Local planners dish personal data forms
by By DAVID DAVIS Managing Editor
Jan 13, 2013 | 675 views | 0 0 comments | 7 7 recommendations | email to a friend | print

Reactions of Bradley County Regional Planning commissioners varied Tuesday from surprise to outright refusal to sign forms that would make some personal information part of the public record.

A bill passed in the 107th General Assembly added members of any local or regional planning commission to the list of public officials subject to submitting a statement of disclosure of interests to the Bueau of Ethics and Campaign Finance.

Ethics Compliance Officer Barry Woody said Friday his office has received some complaints, but not many.

“A few people are not happy. Three or four said they would resign if they had to do this, but that’s their decision,” he said.

The law went into effect July 1, 2012, but the planning commissioners said they were surprised in late December when they received the forms in the mail.

“This is crazy,” commissioner Tom Crye said. “This would make my personal information public. I’m not going to do it.”

State Sen. Mike Bell, chairman of the Senate Government Operations ComMittee, said the bill was sponsored by Sen. Jim Tracy, R-Shelbyville, on behalf of Lt. Gov. Ron Ramsey.

According to Bell, Ramsey asked for the legislation after his “Red Tape Tour” across the state during the gubernatorial campaign. During the tour, the lieutenant governor received numerous complaints about planning commissioners recommending approval or denial of zoning requests for their own benefit.

Bell said he has not heard from any of the local planning commissioners and did not know there was an issue with the disclosures of interest.

“I have heard no complaints from our local planning commission,” he said.

The bill passed unanimously in the Senate and only two representatives voted against it in the House. The intent of the bill is to make government more transparent.

“The bill came about during the lieutenant governor’s tour and meeting with business people, meeting with citizens across the state, trying to find ways to make government work better,” Bell said. “He heard from several different people across the state who had concerns that there were certain members of planning commissions around the state who might be using their positions to benefit themselves financially. I don’t think any of the complaints came from Southeast Tennessee.”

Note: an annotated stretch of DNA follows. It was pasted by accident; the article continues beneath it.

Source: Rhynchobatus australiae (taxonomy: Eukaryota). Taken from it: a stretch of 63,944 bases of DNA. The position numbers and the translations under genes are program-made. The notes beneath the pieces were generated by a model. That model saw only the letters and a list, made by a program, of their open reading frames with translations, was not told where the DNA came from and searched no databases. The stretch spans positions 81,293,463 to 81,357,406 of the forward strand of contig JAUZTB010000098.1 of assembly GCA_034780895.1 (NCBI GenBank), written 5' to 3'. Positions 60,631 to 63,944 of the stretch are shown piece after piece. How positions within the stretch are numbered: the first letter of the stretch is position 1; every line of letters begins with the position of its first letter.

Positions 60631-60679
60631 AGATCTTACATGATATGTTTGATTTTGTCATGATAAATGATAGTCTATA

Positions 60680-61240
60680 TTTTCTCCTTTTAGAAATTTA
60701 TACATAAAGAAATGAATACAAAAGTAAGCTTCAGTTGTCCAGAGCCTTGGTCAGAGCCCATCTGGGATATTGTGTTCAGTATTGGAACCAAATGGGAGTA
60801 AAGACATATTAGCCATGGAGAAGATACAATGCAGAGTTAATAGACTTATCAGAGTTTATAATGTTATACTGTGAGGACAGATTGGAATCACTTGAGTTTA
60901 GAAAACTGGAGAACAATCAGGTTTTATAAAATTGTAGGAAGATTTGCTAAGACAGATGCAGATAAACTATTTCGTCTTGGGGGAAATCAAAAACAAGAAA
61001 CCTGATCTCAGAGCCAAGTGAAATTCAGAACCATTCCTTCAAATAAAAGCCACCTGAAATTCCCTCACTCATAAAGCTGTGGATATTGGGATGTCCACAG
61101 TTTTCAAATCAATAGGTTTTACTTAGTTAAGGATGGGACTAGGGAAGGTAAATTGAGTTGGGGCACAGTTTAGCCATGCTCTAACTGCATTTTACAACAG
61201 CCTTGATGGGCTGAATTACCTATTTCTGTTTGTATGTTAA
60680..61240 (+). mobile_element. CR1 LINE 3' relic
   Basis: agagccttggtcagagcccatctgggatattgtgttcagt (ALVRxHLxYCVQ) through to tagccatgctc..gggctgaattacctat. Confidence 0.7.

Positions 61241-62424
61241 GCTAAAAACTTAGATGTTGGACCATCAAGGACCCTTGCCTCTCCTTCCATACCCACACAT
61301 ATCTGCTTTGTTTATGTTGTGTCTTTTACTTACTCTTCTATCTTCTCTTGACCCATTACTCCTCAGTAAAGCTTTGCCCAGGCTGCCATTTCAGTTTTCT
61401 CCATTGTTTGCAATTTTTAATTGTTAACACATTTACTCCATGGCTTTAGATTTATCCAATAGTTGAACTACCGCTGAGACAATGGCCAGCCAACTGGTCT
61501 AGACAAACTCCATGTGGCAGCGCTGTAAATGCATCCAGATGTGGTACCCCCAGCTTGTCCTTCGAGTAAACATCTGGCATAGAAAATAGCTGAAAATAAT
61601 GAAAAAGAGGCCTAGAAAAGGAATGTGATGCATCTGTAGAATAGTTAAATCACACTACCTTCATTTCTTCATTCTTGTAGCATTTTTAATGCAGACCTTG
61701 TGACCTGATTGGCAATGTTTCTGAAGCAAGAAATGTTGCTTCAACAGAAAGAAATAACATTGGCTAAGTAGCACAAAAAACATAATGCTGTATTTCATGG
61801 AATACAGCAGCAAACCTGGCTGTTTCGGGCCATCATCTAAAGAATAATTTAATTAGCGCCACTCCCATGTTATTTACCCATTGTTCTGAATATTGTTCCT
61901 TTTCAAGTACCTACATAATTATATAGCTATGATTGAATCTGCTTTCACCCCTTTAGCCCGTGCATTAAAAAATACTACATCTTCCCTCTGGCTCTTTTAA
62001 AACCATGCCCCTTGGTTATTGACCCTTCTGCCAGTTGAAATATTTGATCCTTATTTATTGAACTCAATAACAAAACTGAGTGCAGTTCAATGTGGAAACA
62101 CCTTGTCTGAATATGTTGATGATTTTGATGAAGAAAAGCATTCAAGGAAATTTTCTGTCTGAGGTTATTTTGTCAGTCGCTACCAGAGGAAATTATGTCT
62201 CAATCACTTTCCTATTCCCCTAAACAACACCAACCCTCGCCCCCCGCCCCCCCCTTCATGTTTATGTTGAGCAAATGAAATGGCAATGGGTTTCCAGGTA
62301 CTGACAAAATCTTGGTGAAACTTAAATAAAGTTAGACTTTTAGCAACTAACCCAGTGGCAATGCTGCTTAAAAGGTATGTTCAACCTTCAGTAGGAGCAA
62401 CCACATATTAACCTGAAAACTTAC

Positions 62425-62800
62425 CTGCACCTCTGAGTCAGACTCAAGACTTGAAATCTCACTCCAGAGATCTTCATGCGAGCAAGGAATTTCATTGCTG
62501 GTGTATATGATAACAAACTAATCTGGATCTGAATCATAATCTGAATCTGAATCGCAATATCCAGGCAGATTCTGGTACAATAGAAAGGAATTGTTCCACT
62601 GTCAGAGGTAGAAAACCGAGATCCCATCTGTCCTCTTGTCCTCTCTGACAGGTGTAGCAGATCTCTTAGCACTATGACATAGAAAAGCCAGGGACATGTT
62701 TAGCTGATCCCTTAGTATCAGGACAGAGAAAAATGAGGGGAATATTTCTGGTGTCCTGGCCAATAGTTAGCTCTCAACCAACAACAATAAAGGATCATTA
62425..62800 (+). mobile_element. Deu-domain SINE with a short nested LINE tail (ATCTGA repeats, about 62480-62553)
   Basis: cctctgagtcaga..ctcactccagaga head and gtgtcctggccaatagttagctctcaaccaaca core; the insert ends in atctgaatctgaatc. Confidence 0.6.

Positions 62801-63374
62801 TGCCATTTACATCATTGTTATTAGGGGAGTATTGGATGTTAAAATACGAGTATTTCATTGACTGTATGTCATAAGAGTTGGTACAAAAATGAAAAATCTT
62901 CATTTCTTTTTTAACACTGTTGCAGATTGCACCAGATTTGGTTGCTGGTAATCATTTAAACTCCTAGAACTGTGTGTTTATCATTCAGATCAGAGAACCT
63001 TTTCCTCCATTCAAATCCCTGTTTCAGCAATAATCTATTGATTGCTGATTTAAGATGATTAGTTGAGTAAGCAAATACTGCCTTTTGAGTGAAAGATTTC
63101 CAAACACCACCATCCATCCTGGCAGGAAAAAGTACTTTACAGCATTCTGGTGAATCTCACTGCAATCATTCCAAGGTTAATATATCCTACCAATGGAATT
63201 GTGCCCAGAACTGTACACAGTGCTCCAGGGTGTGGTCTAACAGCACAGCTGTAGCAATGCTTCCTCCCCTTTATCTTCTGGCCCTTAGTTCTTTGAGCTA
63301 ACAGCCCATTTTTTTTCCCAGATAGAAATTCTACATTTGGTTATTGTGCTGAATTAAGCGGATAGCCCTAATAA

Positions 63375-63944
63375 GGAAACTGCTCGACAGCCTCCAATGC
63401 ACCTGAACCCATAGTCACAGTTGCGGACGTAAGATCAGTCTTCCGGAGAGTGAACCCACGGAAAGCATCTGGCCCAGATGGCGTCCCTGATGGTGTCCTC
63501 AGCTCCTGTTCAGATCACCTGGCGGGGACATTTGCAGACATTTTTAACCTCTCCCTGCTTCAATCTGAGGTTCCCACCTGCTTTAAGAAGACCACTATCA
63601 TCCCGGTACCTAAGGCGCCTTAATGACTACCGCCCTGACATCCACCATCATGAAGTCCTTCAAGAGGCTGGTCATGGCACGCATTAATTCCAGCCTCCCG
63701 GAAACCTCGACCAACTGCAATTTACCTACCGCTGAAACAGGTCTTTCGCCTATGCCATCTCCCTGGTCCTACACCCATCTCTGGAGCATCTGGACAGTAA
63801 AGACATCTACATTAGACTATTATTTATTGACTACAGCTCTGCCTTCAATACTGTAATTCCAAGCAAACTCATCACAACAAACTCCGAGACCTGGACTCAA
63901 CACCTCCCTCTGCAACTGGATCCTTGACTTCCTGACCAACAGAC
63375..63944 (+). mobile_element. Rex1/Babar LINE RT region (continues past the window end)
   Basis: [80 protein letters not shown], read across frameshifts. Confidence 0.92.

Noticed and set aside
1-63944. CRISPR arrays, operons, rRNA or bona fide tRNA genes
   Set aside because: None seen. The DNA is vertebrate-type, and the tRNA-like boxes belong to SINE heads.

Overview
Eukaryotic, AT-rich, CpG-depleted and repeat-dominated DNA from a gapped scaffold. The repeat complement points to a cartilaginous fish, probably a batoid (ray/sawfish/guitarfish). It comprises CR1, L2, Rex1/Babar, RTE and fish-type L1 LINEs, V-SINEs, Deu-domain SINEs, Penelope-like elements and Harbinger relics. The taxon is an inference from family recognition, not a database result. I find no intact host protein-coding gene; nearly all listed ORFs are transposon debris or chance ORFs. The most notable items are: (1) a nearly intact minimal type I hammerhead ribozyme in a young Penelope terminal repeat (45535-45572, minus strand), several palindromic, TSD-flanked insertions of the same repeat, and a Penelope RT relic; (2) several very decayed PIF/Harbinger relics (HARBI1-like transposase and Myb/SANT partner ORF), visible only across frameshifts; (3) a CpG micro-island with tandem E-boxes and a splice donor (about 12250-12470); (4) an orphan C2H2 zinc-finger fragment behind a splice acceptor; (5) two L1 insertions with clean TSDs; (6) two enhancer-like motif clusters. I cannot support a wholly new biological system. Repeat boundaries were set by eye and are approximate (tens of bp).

Even though planning commissioners are appointed by the county, that authority was given through enabling legislation approved by the state legislature.

The form asks for phone numbers and home addresses, major sources of income of more than $1,000 for the officeholder, spouse and minor children. It does not ask for a specific dollar amount.

The form asks for a list of investments in any corporation or other business organization in excess of $10,000 or 5 percent of the total capital. The name of the corporation or organization must be listed, but no dollar amounts or percentages of the investment need be stated. The form also asks for information on lobbying interests, professional services, retainer fees, bankruptcy and loans.

The form is required to be completed by all candidates, elected officials and appointees. Members of boards of zoning appeals or historic preservation board members do not have to fill out the form.

“This is my last meeting,” Crye said.

Commissioner Mike Graves indicated he too would probably resign. Other members were undecided on what they might do.

Failure to comply carries civil penalties of up to a $10,000 fine.

“We don’t want the possibility or anyone serving, even in a volunteer position, to be able to use that position to benefit themselves financially,” Bell said.